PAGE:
Review: Sawkill Girls

Sawkill Girls
By Claire Legrand
Published October 2, 2018 by Katherine Tegen Books

I read Furyborn by Claire Legrand earlier this year, and I loved it, so I wanted to check out her other books. When I heard she had another new book coming out this year and that it’s about girls who go missing on an island, I knew I had to have it.

The description made it sound like a mystery with some horror vibes, with maybe a Stephen King vibe. It turned out to be that, but also so much more. There’s feminism and Sawkillmisogyny and a little bit of a Buffy the Vampire Slayer vibe.

On Sawkill Island, off the coast of New England, girls go missing every few years. It’s been happening for decades, but the people of Sawkill seem remarkably unconcerned. Zoey is concerned. Her former best friend Thora went missing a few months ago, not long after Thora was stolen away from Zoey by Val Mortimer, the local teen Queen Bee. Zoey is convinced that there’s something sinister going on and that Val is somehow involved. Because of her suspicions, Zoey has become persona non grata to everyone but her ex-boyfriend Grayson.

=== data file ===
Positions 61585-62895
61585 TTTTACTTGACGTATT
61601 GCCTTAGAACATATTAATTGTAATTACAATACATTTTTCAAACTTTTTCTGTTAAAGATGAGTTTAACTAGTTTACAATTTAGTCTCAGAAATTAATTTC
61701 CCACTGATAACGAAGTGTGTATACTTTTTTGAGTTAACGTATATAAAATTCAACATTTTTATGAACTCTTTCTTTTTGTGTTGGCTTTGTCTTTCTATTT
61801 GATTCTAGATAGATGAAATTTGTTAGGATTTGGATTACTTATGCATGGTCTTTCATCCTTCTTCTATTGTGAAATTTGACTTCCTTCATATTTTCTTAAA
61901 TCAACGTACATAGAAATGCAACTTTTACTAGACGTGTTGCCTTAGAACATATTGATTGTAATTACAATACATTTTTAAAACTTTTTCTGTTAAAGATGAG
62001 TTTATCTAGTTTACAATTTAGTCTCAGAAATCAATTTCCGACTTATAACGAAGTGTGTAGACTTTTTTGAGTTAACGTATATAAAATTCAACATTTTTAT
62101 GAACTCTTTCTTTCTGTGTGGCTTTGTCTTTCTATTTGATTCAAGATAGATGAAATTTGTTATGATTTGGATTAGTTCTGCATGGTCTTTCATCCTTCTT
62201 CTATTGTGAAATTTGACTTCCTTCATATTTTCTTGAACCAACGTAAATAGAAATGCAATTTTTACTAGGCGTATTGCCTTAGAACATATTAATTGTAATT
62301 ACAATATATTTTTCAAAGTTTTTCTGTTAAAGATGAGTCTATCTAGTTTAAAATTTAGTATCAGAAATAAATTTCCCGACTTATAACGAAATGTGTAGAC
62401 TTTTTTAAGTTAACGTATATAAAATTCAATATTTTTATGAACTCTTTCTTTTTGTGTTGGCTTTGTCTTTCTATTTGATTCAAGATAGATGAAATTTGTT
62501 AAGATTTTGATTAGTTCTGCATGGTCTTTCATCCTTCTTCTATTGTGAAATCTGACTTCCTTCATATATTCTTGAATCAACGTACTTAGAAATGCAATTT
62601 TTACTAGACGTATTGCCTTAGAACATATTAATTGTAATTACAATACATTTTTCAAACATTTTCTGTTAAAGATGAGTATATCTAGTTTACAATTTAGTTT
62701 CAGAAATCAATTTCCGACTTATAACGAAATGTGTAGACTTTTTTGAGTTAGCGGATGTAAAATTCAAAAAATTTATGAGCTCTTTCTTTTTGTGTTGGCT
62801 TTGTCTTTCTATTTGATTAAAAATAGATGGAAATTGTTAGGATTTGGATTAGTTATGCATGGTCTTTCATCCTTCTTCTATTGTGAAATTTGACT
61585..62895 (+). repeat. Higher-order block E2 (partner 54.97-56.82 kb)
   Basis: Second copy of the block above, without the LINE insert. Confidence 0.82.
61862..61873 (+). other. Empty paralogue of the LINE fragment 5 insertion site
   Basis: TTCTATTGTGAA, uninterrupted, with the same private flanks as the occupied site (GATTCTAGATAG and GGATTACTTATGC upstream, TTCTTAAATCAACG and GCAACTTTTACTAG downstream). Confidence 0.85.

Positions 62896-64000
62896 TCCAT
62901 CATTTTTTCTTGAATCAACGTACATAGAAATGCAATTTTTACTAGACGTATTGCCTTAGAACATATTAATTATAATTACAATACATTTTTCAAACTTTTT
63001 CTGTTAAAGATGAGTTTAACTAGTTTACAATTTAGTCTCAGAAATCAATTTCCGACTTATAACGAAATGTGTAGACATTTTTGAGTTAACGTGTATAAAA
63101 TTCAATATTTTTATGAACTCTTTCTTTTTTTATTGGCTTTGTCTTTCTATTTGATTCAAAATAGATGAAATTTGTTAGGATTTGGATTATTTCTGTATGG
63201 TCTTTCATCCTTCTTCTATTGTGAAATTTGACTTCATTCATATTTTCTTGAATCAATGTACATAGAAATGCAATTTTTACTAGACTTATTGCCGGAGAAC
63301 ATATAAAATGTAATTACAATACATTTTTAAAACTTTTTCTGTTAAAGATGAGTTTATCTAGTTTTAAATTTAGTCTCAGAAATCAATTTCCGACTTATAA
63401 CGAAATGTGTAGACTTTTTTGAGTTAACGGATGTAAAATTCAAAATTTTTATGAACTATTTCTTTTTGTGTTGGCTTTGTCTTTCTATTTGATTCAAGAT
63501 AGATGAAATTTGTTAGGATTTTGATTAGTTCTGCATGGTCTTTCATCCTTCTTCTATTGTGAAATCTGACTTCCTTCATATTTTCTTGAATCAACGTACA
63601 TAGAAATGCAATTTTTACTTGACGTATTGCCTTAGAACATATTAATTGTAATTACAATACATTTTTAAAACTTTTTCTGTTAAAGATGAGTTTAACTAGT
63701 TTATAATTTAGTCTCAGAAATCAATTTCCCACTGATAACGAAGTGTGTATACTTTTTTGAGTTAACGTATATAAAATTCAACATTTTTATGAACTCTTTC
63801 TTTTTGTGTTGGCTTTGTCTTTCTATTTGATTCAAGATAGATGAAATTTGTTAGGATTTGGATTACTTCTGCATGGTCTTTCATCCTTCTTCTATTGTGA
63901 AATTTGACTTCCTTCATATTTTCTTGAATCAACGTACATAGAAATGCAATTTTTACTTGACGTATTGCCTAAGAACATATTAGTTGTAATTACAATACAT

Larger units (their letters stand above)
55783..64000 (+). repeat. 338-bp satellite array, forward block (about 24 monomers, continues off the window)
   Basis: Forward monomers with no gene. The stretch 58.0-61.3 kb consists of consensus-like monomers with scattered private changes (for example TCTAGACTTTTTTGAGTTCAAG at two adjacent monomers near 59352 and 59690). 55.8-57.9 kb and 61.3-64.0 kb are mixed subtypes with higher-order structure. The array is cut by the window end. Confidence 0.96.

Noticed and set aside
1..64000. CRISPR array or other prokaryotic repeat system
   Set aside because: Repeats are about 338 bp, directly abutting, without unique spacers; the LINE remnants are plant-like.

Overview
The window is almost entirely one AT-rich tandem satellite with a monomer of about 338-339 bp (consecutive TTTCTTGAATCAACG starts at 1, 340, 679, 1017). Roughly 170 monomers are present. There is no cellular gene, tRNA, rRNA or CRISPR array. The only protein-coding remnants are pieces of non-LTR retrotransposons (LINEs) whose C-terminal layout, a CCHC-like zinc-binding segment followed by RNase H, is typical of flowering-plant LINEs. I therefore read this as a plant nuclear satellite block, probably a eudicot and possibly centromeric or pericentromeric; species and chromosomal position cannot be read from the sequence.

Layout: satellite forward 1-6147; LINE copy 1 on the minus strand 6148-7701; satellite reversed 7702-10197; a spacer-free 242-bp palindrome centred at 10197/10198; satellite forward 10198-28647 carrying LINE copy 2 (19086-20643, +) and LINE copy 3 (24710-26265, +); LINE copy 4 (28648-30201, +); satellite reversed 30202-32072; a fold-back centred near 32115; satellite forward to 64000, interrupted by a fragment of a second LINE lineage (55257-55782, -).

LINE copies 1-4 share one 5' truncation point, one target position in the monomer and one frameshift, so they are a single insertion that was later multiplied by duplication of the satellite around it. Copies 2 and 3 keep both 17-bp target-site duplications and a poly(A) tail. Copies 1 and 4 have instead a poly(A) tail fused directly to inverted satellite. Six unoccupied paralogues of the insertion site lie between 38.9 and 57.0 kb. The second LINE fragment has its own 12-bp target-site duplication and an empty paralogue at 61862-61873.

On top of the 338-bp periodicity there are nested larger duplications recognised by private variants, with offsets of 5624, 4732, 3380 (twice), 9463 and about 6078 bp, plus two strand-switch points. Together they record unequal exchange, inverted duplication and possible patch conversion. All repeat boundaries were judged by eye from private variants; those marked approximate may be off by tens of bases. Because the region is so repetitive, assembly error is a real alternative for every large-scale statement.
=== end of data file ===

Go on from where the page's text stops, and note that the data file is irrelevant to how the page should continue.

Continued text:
A new family comes to live on the island, sisters Marion and Charlotte and their mother. Grieving over their father’s recent death, the family has come to Sawkill to make a fresh start, but both girls come into Val’s orbit. Charlotte becomes Val’s latest BFF, and Zoey and Marion become friends, but Marion is fascinated by Val. Then Charlotte becomes the latest girl to go missing.

I won’t say much about the plot, because I didn’t know much going in, and it made the experience better for me. I will say that this book is creepy and wonderful and empowering. I expected a mystery, but what I got was a dark feminist tale with tangled, messy relationships, a take-down of the patriarchy, and an exploration of the way girls are pitted against each other. It’s spooky and extremely compelling. It’s also got some excellent diversity: two of the girls are queer and the third is asexual and African American.

The three main characters are all interesting in their own way. Zoey is determined to solve the mystery of the disappearances. As the daughter of the police chief and one of the only non-white, non-rich people on the island, she’s a bit of an outcast. She’s tough and tenacious, and she’s struggling to maintain a relationship with her ex-boyfriend Grayson. Val seems awful at first, just a typical mean girl. But there’s much more going on under the surface, and she’s a fascinating character. I just wanted to hug Marion. She’s lost her father, her sister has disappeared, and she starts experiencing strange physical symptoms. I like prickly, difficult girls, and this book gave me exactly that.

This book is just so good, and it’s really perfect for October, with its spooky vibes. Highly recommended.

 

 

 

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